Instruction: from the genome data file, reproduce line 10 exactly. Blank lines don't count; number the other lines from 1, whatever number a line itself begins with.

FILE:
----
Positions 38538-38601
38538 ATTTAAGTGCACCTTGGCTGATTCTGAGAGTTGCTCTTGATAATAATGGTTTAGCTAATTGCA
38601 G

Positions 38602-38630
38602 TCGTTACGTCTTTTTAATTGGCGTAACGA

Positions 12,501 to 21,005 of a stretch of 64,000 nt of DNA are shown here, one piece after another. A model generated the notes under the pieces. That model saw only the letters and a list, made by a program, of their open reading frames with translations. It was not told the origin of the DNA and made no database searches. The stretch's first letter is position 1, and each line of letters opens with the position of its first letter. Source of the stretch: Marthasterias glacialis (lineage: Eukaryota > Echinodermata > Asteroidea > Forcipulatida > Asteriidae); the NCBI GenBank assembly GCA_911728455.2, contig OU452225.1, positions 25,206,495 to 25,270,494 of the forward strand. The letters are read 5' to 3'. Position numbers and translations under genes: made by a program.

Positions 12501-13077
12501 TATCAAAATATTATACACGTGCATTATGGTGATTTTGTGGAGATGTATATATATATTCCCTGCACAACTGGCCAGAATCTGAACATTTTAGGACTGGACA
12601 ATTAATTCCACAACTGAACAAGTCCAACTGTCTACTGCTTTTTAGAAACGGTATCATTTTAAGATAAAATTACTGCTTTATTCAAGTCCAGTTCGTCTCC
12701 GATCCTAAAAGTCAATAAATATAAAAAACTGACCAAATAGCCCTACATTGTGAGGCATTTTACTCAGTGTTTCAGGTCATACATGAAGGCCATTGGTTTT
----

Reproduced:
12701 GATCCTAAAAGTCAATAAATATAAAAAACTGACCAAATAGCCCTACATTGTGAGGCATTTTACTCAGTGTTTCAGGTCATACATGAAGGCCATTGGTTTT